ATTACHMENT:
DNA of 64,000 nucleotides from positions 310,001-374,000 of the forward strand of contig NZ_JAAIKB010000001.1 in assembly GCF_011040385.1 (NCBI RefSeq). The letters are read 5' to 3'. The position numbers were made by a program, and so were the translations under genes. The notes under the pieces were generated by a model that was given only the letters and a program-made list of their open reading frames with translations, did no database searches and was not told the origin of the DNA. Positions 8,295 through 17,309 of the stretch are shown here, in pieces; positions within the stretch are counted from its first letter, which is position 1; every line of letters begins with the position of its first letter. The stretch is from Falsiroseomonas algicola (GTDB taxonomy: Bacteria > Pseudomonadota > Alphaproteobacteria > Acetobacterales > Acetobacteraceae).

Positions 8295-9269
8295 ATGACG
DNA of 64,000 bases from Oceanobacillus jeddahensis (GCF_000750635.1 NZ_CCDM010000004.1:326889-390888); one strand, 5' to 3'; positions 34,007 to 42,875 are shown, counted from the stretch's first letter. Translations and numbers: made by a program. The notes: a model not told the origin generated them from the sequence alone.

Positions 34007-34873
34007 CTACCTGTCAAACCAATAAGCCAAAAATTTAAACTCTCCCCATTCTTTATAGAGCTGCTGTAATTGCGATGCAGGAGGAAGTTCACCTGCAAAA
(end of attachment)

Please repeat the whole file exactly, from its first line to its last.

DNA of 64,000 nucleotides from positions 310,001-374,000 of the forward strand of contig NZ_JAAIKB010000001.1 in assembly GCF_011040385.1 (NCBI RefSeq). The letters are read 5' to 3'. The position numbers were made by a program, and so were the translations under genes. The notes under the pieces were generated by a model that was given only the letters and a program-made list of their open reading frames with translations, did no database searches and was not told the origin of the DNA. Positions 8,295 through 17,309 of the stretch are shown here, in pieces; positions within the stretch are counted from its first letter, which is position 1; every line of letters begins with the position of its first letter. The stretch is from Falsiroseomonas algicola (GTDB taxonomy: Bacteria > Pseudomonadota > Alphaproteobacteria > Acetobacterales > Acetobacteraceae).

Positions 8295-9269
8295 ATGACG
DNA of 64,000 bases from Oceanobacillus jeddahensis (GCF_000750635.1 NZ_CCDM010000004.1:326889-390888); one strand, 5' to 3'; positions 34,007 to 42,875 are shown, counted from the stretch's first letter. Translations and numbers: made by a program. The notes: a model not told the origin generated them from the sequence alone.

Positions 34007-34873
34007 CTACCTGTCAAACCAATAAGCCAAAAATTTAAACTCTCCCCATTCTTTATAGAGCTGCTGTAATTGCGATGCAGGAGGAAGTTCACCTGCAAAA